How to Speak to International Audience – Part 2

Do not data dump

Now we will discuss the number one tip to speak successfully to a foreign, as well as a domestic audience. It will help if you have something interesting to say memorably. The universal problem with presentations and talks is that people deliver speeches as a data dump. For example, they will say “This is what we did last year.” “This is what our company does.” Here are many bullet points”. These are tedious. The most critical parameter on which you can judge yourself as a good speaker in front of a foreign or domestic audience is what people remember from your speech.

Many business executives are not very good according to this parameter. They may look polished, have the proper posture, and dressed perfectly. Still, if you move around the audience after the presentation and ask them what they remember or ask about the speaker’s main points, in most cases, people do not remember much of what the speaker said! They may say that the speaker seemed very professional and intelligent, but they don’t remember what he said. This is not good communication but only time-wasting and space-taking, going with the flow and doing what everyone is doing. If you tackle the language problem and give a boring speech, you will not reach your goal.

Highlight your main concepts

Narrow your speech to a handful of main points. Generally, audiences across the globe can remember a maximum of up to five main points of what the speaker said. They commonly remember one, occasionally two or three, and rarely four to five points of the talk but not more than that. If you succeed in making your audience, remember five points from your talk, you will be widely successful and can be one of the best speakers.

Include a story

It will help if you told a story in your talk. The story may involve a real conversation you had with a person, who may be a client or college, a customer, a patient, or a family member, about a real problem. Great communicators consistently illustrate critical points with the help of stories. Awful speakers avoid stories because they have no time and have a lot of data to present, which becomes tedious for the audience. Make sure your stories do not involve cultural references and involve concepts people can relate to across the globe.

Work in the room

After finishing the speech and receiving polite applause, it is still not over. Don’t rush out of the room immediately. Don’t leave the conference as soon as possible. Instead, you must work the room if you want to communicate your ideas. Stay in the room for a while because people may want you to ask questions. Some people may feel more comfortable talking to you one on one. That may be the moment where you connect with the people. By answering their questions you can create a more personal bond. People will trust you more like you and give you higher evaluations. Meet as many people as possible. Shake hands, be friendly, ask them questions and let them ask you questions because you still have the opportunity to communicate. You are still in the spotlight, and for that particular room, you are the most prominent celebrity there, so enjoy your celebrity status until it lasts. Try to make the most out of the speaking engagement.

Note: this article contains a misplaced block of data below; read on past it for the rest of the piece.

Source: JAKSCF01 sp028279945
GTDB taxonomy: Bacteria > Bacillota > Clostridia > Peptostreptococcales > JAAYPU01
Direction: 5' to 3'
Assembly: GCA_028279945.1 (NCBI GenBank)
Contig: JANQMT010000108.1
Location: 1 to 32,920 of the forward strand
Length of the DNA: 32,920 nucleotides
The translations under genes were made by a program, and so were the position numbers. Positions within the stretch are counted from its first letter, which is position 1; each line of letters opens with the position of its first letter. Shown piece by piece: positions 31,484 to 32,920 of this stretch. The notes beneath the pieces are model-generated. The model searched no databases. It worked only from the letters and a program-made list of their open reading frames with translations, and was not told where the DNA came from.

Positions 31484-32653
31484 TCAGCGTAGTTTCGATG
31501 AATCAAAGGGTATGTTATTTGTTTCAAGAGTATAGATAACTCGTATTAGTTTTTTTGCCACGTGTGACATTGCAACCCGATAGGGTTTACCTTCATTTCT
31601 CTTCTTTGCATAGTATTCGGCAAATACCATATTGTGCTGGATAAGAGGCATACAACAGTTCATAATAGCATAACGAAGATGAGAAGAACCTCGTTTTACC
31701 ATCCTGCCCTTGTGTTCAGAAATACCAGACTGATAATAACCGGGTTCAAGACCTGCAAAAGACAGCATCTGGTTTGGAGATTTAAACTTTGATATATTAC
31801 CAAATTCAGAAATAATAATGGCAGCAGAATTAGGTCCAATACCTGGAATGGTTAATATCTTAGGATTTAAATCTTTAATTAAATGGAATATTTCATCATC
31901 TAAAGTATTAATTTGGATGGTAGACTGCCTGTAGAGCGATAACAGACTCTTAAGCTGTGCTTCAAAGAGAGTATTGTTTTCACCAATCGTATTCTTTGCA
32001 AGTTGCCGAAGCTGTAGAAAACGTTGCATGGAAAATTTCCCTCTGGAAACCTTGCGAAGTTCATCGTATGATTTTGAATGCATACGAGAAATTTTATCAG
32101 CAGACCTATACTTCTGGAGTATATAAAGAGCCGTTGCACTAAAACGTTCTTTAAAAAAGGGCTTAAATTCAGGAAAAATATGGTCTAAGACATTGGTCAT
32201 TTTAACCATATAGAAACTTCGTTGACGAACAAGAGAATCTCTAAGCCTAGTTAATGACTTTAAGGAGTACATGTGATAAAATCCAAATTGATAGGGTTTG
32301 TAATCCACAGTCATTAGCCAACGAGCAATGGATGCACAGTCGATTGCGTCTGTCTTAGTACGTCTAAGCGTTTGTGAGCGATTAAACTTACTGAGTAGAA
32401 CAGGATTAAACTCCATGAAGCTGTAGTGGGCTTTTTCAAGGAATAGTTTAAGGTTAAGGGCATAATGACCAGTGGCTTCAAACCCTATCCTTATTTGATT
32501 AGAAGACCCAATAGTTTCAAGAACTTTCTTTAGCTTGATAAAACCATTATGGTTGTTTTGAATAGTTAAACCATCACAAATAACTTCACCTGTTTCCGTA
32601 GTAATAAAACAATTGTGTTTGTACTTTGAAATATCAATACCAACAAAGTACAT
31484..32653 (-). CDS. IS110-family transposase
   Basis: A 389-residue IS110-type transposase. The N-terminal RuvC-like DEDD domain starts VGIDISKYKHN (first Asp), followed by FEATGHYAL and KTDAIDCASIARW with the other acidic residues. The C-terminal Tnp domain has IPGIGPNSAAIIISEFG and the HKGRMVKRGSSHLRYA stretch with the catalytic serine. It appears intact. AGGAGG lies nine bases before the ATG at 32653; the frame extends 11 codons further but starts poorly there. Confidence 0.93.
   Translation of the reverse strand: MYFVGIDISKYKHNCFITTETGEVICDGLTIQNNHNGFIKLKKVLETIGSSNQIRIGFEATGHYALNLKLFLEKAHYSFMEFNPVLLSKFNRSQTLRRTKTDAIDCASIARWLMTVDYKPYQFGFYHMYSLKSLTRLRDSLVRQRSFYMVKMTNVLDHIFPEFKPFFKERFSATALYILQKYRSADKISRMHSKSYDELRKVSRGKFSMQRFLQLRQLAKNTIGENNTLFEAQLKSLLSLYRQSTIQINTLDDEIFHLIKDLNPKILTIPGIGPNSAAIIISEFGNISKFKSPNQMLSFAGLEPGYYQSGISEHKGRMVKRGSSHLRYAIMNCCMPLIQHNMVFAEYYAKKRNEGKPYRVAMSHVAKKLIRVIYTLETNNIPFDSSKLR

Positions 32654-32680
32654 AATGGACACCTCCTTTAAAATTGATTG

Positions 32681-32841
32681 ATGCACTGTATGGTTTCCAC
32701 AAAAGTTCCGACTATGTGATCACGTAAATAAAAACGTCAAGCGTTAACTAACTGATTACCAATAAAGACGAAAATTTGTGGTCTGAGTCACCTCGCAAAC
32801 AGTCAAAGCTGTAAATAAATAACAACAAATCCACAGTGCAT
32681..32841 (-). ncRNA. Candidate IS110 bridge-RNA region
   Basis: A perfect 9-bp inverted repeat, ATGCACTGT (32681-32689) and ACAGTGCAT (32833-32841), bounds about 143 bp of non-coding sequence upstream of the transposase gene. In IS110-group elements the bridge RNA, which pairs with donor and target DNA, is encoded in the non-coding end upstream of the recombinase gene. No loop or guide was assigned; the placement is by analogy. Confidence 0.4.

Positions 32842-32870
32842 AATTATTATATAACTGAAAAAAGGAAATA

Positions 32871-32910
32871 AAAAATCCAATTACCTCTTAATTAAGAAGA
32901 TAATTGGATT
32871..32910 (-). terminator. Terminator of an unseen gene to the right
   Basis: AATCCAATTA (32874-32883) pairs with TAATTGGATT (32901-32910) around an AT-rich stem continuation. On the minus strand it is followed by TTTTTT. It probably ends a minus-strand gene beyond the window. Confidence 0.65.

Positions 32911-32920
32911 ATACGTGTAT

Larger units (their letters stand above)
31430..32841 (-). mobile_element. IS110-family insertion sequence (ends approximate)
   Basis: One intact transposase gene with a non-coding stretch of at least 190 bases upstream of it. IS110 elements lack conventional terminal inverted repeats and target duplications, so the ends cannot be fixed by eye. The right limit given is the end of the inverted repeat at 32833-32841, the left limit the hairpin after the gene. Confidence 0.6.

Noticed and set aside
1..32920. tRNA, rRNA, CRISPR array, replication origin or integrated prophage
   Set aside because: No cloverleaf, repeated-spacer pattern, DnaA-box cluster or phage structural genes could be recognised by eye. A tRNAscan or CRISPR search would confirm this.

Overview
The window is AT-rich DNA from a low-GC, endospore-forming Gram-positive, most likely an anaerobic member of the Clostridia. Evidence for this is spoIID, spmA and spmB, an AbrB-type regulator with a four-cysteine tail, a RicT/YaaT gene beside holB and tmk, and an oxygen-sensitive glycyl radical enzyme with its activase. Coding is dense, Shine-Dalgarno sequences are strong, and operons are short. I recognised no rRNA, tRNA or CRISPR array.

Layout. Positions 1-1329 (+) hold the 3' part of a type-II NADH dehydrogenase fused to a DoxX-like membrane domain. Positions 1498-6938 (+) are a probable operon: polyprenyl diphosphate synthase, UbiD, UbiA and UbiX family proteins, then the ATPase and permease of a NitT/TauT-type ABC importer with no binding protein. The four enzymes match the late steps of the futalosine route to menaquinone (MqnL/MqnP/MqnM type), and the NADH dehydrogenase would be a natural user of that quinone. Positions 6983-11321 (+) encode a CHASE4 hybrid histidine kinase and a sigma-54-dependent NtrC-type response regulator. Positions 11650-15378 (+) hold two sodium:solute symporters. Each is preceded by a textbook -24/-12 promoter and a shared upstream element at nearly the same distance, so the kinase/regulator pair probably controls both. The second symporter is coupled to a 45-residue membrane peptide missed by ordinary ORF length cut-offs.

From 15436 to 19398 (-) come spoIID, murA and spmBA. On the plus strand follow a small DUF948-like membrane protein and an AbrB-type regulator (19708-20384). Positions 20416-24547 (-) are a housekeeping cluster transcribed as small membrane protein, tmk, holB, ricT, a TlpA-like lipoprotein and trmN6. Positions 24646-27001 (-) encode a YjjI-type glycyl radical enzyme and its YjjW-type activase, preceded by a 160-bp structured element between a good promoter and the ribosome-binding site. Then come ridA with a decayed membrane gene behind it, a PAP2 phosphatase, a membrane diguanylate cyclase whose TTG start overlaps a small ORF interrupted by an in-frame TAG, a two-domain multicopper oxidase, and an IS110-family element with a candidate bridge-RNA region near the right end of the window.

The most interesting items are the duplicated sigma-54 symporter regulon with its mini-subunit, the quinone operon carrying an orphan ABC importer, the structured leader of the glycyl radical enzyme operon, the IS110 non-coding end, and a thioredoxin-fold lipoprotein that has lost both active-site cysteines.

Practice on video

An essential thing you can do to be prepared to speak to any foreign audience is to rehearse your video presentation. It does not do any good to practice only once. Record and watch your video and analyze, taking careful notes, what you like and dislike about the video. Work on the things you did not like one by one and keep practicing and recording until you record the video you think is the perfect presentation you’d like to give to your audience. Most people find it difficult or are simply hesitant to record their videos and watch them repeatedly, but it is the tip that will prove the best preparation for the final day. Your audience will have to listen to you; it is better to listen to yourself before them and fix all the deficiencies you spot by looking at your video yourself.

It will be ideal if you do this rehearsal a week before and then send the video to the organizer of the event to get some feedback about it. This person can even share it with 3 or 4 audience members to get the feedback and know if you are missing something the audience is expecting from you based on your position and expertise. Sometimes, you may be too close to it, and you did not dive into what the audience wanted to hear. You can also ask whether you are conveying the ideas you want to in front of the audience in an effective way and if they remember your message. Sharing your video with the organizer may prove extraordinarily helpful if you get the correct response and feedback and prepare according to it. It takes a little planning and preparation, but if you are traveling a long way to deliver a presentation it’s worth it.


It is not that hard to talk to a foreign audience, so do not set too low goals to just go through the presentation. Take care of the ideas you care about the most and make sure your audience understands, remembers them, and takes action accordingly. Do not lose sight of your goal; other things are relatively simple, including talking to the translater in advance, striping the cultural reference points, and news stories and analogies expressing human experience everywhere. Stay in the room after ending your talk for a while so that people can interact with you. Practice your speech on video. Get to the point where you like it. Send it to someone in the place where you are going to deliver it to get an idea of how the people in that place will understand it outside of your own immediate culture.

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